Enormous tomb discovered in Greece

  • 23 September 2014
Two ancient sphinxes guard the entrance to the tomb Image copyright Greek culture ministry
Image caption Two sphinxes guard the entrance to the tomb

A massive tomb's been discovered by archaeologists in northern Greece.

It's thought to be the largest burial site ever discovered in the area and has taken experts two years to unearth.

The tomb dates back to the time of Alexander the Great of Macedonia, in the 4th century.

But it's not clear who might be buried there.

Women are ancient guardians

Inside, archaeologists found two huge marble statues, in good condition.

Image copyright Greek culture ministry
Image caption The marble carved face shown here is almost intact

Each of the marble female figures has one arm pointing out, which is thought to help prevent people coming inside the main chamber.

Image copyright Greek culture ministry
Image caption The face of marble statues measuring 2.27m high is revealed

The site where archaeologists are still digging, is protected 24 hours a day by two police officers. They want to keep tourists away from the nearby village of Mesolakkia.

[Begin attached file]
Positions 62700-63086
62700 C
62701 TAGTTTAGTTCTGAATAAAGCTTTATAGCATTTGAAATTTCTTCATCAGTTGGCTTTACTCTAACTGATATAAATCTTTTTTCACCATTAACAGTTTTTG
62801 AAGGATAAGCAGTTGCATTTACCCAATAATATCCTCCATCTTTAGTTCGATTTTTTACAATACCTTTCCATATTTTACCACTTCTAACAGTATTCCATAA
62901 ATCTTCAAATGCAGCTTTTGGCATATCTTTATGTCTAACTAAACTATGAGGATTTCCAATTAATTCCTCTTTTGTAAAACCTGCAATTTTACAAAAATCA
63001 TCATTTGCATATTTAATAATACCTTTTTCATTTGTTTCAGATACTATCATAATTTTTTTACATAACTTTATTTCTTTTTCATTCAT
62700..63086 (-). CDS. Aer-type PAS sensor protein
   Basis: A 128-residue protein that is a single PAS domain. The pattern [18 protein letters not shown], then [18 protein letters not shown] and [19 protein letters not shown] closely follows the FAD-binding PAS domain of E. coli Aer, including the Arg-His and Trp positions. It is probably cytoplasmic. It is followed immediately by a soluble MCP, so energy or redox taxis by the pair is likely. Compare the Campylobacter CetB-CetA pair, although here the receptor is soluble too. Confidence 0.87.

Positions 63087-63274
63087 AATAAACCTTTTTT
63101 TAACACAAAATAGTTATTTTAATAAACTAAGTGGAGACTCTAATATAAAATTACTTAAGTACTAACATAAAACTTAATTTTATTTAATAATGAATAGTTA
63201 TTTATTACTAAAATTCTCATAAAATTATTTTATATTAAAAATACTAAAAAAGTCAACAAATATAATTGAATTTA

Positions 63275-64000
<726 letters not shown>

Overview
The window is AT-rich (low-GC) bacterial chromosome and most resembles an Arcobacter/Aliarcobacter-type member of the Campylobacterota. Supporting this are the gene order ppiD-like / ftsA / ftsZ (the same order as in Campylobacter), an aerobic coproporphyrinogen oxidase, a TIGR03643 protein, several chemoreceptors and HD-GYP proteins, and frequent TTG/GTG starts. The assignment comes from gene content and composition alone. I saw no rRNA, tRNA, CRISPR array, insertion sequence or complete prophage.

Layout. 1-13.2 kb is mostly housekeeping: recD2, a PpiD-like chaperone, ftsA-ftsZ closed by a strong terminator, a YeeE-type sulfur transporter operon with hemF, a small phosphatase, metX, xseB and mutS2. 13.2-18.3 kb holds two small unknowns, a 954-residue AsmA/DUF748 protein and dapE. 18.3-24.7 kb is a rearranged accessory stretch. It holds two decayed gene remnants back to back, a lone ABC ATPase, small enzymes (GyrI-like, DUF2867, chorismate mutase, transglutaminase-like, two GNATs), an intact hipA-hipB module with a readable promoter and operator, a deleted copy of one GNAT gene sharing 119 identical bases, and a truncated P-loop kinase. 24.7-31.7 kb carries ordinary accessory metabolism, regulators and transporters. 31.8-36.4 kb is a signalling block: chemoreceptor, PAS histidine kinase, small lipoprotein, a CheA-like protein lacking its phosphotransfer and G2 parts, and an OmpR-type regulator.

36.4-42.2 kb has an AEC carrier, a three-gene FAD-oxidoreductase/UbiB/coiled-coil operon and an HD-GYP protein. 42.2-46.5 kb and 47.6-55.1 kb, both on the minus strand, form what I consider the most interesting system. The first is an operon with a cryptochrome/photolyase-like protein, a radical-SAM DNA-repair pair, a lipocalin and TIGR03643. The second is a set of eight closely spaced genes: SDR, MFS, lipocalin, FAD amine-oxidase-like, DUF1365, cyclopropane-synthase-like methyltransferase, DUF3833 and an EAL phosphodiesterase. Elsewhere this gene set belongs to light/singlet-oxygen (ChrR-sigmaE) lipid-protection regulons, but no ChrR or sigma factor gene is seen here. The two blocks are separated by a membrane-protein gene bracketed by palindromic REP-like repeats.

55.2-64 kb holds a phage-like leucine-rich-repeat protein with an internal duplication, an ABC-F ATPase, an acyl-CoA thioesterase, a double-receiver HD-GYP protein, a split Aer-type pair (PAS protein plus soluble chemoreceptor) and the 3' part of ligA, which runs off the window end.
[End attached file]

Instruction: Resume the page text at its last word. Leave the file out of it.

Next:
Image copyright Giorgos Christides
Image caption The site is guarded around the clock to keep visitors away from the ancient tomb

The teams progress has now slowed down since workers found third chamber that is in danger of collapsing.

Image copyright Greek culture ministry
Image caption A sketch of the tomb shows the two sphinxes at the front and the marble statues of women behind

Archaeologists agree the magnificence of the tomb was built for an important person - some believe it was for Alexander the Great himself- others think it's for a close member of his family.

Image caption The tomb's been discovered in northern Greece

Local farmer Antonis Papadopoulos said: "The magnitude and opulence of this tomb is unique. Common sense says he is the one buried inside." Another says the villagers are "hoping they have won the lottery".